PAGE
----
One of the new things they are doing here is moving away from herbicides and bare soils, and using cover crops and mulches. ‘We are trying to get more sustainable,’ says Jacques, ‘doing it the right way.’ This is the first year they have used a straw mulch in the row, and they have applied quite a bit. ‘If we do it thick enough, it can last for three years,’ he says. ‘To keep this block another 40 years we have to look after the soils. In the past we used herbicide and eliminated every weed.’
They have been using a mix of cover crops in the row, and this year used two types of radish, rye and vetch. At the end of the season they roll it flat. Then some seeds come up later, and so they follow up with a mow. ‘One advantage is we save water,’ says Jacques. ‘It’s the same price for [cover crop] seeds as for herbicide. We keep 40% more water, they say, because the water goes in.’ He says that it also keeps the soils cooler and moister.
They have 24 hectares of old vines, and the grapes sell out, even priced four times the cost of grapes they sell from younger vines. They aren’t sure of the clones because no one wrote down what was planted, but they think it might be 1016. ‘We are getting a good average yield of 9 tons/hectare, with good quality,’ says Jacques. ‘Because the vineyard kept its yields, there was no need to pull it out.’
The wine we tried was from the Koelenhof cooperative, made from the 1982 plantings. They first made it in 2017, and their goal, explained by winemaker Handré Vidajie, was to try to make a big, bold wine. This wine, which retails for R200, has changed the approach of the cooperative. ‘We weren’t used to making small batch wines,’ says Handré. But making such a wine, with the old vine seal, has given them credibility and confidence. It’s picked at 23.5-24 Brix and weighs in at 14.5% alcohol. After 5 h skin contact, half goes to stainless steel and half to barrel, and after fermentation the stainless steel component goes to barrel too. The barrels are all new 300 litre French oak.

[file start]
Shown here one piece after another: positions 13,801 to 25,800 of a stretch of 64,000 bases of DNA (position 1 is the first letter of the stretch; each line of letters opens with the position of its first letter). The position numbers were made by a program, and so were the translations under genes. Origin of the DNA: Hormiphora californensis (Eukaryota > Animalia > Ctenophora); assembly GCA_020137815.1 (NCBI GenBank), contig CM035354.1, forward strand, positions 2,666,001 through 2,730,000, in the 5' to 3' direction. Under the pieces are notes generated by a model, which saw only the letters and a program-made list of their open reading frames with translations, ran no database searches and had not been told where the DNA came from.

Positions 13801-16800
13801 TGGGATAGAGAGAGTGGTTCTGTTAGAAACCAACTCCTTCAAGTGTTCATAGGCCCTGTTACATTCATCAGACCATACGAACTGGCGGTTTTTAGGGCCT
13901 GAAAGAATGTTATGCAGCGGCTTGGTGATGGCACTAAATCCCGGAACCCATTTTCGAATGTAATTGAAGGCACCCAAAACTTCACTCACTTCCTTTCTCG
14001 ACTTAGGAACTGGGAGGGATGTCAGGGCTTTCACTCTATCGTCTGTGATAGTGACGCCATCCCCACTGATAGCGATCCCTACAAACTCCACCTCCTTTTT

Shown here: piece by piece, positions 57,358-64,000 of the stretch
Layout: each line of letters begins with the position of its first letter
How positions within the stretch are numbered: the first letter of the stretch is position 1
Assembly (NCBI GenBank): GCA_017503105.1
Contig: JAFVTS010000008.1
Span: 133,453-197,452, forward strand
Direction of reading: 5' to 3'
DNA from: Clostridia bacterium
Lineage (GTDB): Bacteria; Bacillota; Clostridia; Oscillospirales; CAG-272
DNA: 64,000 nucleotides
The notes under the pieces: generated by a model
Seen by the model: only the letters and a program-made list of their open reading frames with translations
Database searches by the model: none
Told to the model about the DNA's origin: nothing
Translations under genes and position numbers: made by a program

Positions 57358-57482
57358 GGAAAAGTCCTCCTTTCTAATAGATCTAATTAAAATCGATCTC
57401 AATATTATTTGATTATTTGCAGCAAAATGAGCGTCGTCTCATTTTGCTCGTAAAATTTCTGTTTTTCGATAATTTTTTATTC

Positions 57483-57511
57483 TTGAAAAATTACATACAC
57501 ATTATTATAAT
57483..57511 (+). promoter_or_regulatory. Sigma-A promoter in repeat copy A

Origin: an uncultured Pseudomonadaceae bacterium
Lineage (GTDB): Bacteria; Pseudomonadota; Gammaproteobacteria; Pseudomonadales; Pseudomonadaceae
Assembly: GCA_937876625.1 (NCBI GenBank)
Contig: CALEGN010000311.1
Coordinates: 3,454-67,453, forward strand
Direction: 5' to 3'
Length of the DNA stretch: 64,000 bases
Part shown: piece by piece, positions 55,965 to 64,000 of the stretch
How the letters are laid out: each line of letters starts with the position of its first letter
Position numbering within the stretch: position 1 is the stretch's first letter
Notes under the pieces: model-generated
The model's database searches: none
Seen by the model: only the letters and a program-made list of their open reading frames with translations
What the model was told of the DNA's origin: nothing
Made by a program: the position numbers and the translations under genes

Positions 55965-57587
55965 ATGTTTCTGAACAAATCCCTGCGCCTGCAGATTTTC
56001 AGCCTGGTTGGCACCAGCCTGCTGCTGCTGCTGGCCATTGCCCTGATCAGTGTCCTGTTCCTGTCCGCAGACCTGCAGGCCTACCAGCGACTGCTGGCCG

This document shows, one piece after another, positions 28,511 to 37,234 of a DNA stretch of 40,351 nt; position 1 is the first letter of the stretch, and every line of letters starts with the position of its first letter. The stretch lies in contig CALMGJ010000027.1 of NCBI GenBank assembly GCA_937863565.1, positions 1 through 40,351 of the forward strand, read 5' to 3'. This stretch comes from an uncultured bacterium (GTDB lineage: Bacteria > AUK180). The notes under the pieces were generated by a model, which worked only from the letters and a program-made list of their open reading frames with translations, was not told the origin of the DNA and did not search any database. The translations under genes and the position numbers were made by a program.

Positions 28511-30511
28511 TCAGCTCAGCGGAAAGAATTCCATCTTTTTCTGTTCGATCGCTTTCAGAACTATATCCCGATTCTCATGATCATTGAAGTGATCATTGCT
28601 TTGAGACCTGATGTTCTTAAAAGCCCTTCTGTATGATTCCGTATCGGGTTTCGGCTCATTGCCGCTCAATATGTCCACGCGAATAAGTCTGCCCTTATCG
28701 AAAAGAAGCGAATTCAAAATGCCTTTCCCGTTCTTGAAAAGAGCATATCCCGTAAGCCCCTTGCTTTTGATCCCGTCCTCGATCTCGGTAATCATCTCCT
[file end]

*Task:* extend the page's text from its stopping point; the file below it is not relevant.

Koelenhof 1679 Chenin Blanc 2019 Stellenbosch, South Africa
Toasty, broad and spicy with lovely pear and peach fruit. Really toasty with a spicy edge, showing crystalline citrus fruit and nice depth and intensity. Nice marriage of ripe fruit and oak here. 92/100
Koelenhof 1679 Chenin Blanc 2020 Stellenbosch, South Africa
Textured, fine and quite powerful with pear and citrus fruit, showing lovely texture and weight with a nice crystalline quality and good brightness. Real precision here. 94/100
The final stop was at Villiera, where as well as tasting a wine from their vineyards, we started with a wine from Tyrrel Myburgh at Joostenberg.
Joostenberg Die Agteros Old Vine Chenin Blanc 2021 Paarl, South Africa
From vineyards planted in 1982 on heavy clay soils, organically farmed. 13% alcohol. Oldest vines on the estate, matured in a mix of barrels, concrete tanks and clay amphorae. Organic. Great concentration here with a mineral, stony edge to the chalky citrus. There’s good weight in the mouth, a hint of rich yellow plum and pear fruit, and a fine, grainy, spicy, saline finish. Really serious and quite thrilling. 95/100
We then went to see an old block of Chenin that Villiera planted in 1985. They have been using Simonit and Sirch as consultants, and do branching pruning on these old spur-pruned vines. They pick it nice and ripe, and in most years have 3-4% botrytis. It spends 10 months in oak, 400 litre barrels, 40% new.
Villiera Barrel Fermented Chenin Blanc 2021 Stellenbosch, South Africa
Complex, ripe and lively with lovely intensity. Great focus and precision with a hint of apricot, and lovely pear and citrus fruit, with a good acid line. This wine has a really wide dynamic range with a lovely crystalline finish. 94/100
We finished with a visit to Villiera’s game drive, through an area they have given back to nature, stocked with a variety of very cool animals.